A long-standing relationship between farmers and brewers might be spent.
Rather than pay to dispose of tons of wet hops, brewers often offer spent grains to farmers for use in cow feed. However, the Food and Drug Administration recently proposed regulations that would make this process more expensive by requiring stricter audits, pathogen testing, hops drying, and packaging.
"I don't know what we'd do if a truck weren't able to take it to a farm," said Ben Chambers, quality manager for Maryland-based Flying Dog Brewery, in an interview with Politico. "It would probably end up in a landfill."
Larger breweries would need to spend millions of dollars adapting hops disposal processes to meet the standards. The Brewers Association, which represents 2,000 U.S. breweries and many more home brewers, estimates that 80 percent of its members donate spent grains to farmers.
Part of the Obama administration's 2011 food safety reforms, the regulations are meant to protect cattle and consumers, but Chris Thorne, vice president of communications for the Beer Institute, insists that hops donation is already safe.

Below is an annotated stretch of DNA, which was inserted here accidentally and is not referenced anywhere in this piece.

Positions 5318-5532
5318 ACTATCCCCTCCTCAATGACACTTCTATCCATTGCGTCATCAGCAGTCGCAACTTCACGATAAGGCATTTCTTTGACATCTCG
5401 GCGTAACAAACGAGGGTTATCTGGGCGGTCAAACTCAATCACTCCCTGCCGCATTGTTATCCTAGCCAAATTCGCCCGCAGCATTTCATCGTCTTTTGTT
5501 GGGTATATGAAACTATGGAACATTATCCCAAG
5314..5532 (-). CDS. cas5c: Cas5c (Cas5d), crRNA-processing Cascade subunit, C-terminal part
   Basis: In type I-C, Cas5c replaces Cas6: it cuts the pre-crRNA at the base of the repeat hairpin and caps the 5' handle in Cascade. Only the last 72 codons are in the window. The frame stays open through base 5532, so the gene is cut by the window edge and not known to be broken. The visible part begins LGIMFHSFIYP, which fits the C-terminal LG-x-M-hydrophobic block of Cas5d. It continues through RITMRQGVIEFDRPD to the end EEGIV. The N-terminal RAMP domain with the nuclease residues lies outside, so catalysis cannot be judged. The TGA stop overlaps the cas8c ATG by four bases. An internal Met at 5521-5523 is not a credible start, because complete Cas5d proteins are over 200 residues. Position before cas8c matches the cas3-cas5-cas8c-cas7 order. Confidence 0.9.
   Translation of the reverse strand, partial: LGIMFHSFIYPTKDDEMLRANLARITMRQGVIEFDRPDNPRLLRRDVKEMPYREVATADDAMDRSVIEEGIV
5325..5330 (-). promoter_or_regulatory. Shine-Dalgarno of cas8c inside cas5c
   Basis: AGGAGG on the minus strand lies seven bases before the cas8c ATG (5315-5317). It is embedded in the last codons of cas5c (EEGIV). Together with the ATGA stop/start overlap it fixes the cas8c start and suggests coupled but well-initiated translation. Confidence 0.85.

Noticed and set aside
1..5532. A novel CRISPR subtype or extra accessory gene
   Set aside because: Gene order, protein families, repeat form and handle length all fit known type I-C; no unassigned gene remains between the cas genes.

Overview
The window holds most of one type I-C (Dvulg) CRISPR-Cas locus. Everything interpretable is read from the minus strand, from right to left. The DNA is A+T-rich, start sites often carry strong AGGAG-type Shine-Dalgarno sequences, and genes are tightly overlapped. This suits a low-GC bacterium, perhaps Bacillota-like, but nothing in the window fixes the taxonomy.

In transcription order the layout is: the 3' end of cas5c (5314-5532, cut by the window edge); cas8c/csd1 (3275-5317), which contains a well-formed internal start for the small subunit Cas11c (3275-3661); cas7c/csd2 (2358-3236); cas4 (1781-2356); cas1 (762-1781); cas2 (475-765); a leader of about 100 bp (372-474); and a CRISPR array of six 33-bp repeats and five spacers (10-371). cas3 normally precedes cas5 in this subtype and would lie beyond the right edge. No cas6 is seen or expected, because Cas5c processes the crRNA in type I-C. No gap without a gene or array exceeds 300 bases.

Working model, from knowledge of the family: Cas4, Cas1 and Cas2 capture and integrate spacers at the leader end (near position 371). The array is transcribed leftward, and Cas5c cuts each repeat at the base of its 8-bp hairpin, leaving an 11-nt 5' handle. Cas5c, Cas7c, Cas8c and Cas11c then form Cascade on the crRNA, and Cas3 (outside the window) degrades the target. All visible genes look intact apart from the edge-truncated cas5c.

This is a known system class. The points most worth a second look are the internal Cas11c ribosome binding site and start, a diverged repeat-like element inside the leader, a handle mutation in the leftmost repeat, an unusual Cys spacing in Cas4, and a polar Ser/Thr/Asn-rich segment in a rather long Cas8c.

Apart from using food-grade ingredients, brewers kill lingering bacteria by boiling everything involved.
"This is a practice that's been going on for centuries without any incident or risk to human health," Thorne said.
Although cows' happy hours are under threat, beer lovers will still be able to enjoy a bottle or five if the reforms pass—at a cost. Beef, milk, and alcohol prices are all expected to rise as cattle's spirits deflate.